Having a left-handed starting pitcher can be a real advantage. Through the years, the Cincinnati Reds have had some of the best southpaw starters in the game.
When it comes to starting pitchers, a left-hander almost always has an advantage. Over the years, the Cincinnati Reds have had some of the most skilled lefties in the game. While left-handers out of the bullpen help provide the manager with an edge against a lefty at the plate, having a southpaw on the mound to start the game can give a team the upper hand for six-plus innings.
For years, the game of baseball has favored left-handers. Most ballparks have a shorter porch toward right field, making it easier for lefties to hit home runs. Ken Griffey Jr. and Adam Dunn are proof of that. A left-handed hitter also has more time to pick up the ball coming out of a right-handed throwing pitcher, that extra split-second can mean the difference between a hit and a strike.
There’s also the mere fact of being closer to the first base bag after making contact. When a lefty is able to make contact with the ball, his momentum is already carrying him towards first base. For these reasons and others, having a left-handed pitcher to oppose the ever dangerous left-handed hitter can help to neutralize the matchup.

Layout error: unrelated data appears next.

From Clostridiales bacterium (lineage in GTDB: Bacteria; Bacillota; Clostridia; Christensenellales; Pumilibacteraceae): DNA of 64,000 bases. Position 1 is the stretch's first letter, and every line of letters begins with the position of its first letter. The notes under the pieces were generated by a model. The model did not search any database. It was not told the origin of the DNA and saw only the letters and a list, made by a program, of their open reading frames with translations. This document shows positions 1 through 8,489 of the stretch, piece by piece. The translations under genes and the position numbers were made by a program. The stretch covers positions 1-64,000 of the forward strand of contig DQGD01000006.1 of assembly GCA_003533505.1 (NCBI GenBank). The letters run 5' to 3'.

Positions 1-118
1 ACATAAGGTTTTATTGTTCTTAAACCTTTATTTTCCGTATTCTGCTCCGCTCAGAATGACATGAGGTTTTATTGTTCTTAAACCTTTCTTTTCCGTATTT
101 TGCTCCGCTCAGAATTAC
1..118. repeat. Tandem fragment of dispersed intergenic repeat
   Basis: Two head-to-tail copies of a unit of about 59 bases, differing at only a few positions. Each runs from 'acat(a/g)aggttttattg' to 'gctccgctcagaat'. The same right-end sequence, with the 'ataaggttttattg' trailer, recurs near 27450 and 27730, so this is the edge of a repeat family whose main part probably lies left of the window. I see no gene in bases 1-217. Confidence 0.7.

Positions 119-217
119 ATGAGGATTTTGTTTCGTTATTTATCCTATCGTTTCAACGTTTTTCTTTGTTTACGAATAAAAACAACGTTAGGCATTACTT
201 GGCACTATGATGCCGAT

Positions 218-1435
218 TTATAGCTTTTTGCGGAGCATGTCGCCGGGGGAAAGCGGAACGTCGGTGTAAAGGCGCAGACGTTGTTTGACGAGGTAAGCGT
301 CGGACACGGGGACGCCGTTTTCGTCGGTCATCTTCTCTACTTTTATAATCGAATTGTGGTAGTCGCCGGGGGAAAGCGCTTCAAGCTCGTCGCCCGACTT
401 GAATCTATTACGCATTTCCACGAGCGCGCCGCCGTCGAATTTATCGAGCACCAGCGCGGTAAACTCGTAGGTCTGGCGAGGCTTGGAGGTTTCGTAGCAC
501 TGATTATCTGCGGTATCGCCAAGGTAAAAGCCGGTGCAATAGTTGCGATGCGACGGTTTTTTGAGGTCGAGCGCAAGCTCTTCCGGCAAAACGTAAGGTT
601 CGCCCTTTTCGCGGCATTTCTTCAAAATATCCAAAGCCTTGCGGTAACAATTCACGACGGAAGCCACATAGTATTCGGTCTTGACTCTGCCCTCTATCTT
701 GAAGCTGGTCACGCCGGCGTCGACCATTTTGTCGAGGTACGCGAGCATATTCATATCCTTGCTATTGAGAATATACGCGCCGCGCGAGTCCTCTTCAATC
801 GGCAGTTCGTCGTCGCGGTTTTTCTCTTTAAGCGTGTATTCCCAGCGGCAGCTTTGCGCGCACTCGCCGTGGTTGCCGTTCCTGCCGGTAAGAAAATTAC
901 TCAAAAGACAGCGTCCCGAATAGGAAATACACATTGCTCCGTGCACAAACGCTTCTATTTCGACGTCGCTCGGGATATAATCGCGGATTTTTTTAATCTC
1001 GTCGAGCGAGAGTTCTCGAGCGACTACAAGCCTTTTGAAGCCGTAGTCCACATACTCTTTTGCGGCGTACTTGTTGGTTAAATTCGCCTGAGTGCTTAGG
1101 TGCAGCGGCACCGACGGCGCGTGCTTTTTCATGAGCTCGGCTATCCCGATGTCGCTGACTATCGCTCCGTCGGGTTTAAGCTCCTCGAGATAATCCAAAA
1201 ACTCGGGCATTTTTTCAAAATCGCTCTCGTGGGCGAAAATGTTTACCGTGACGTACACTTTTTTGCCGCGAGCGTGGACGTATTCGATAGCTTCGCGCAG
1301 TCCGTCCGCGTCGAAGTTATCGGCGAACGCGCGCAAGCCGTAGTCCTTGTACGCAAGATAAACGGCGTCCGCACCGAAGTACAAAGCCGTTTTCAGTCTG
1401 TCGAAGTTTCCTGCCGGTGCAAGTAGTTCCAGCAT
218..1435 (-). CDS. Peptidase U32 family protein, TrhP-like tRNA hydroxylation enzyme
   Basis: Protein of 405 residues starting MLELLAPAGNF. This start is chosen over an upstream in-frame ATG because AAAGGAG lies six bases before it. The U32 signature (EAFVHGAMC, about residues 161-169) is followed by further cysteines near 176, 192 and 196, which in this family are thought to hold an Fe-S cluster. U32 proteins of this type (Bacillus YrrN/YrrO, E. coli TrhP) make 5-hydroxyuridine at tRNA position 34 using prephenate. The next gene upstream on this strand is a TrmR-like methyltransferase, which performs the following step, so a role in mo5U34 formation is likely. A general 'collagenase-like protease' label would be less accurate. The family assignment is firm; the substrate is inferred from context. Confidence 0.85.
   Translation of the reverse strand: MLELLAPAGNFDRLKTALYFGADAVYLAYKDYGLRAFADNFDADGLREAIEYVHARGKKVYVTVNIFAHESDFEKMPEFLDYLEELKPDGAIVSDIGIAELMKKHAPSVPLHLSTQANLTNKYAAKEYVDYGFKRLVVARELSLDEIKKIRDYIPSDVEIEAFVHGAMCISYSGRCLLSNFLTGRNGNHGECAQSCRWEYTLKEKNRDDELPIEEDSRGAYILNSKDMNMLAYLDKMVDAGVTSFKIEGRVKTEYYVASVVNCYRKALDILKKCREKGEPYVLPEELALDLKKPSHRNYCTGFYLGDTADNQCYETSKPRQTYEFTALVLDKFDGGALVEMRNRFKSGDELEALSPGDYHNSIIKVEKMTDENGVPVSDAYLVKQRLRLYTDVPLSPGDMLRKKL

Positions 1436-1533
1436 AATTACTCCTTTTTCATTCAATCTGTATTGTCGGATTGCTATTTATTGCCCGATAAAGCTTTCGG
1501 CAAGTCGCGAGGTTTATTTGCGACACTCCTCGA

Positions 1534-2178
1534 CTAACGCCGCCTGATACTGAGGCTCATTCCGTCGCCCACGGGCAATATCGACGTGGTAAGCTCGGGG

While we often think of some of the best starting pitchers in the history of the Cincinnati Reds as right-handers, the club has employed it’s fair share of dominant left-handed starters. Mario Soto, Johnny Cueto, Tom Seaver, and Jim Maloney may have all been right-handed pitchers, but some of the best to ever toe the rubber for the Reds threw it from the opposite side. Let’s take a look at the five best left-handed starting pitchers in Reds history.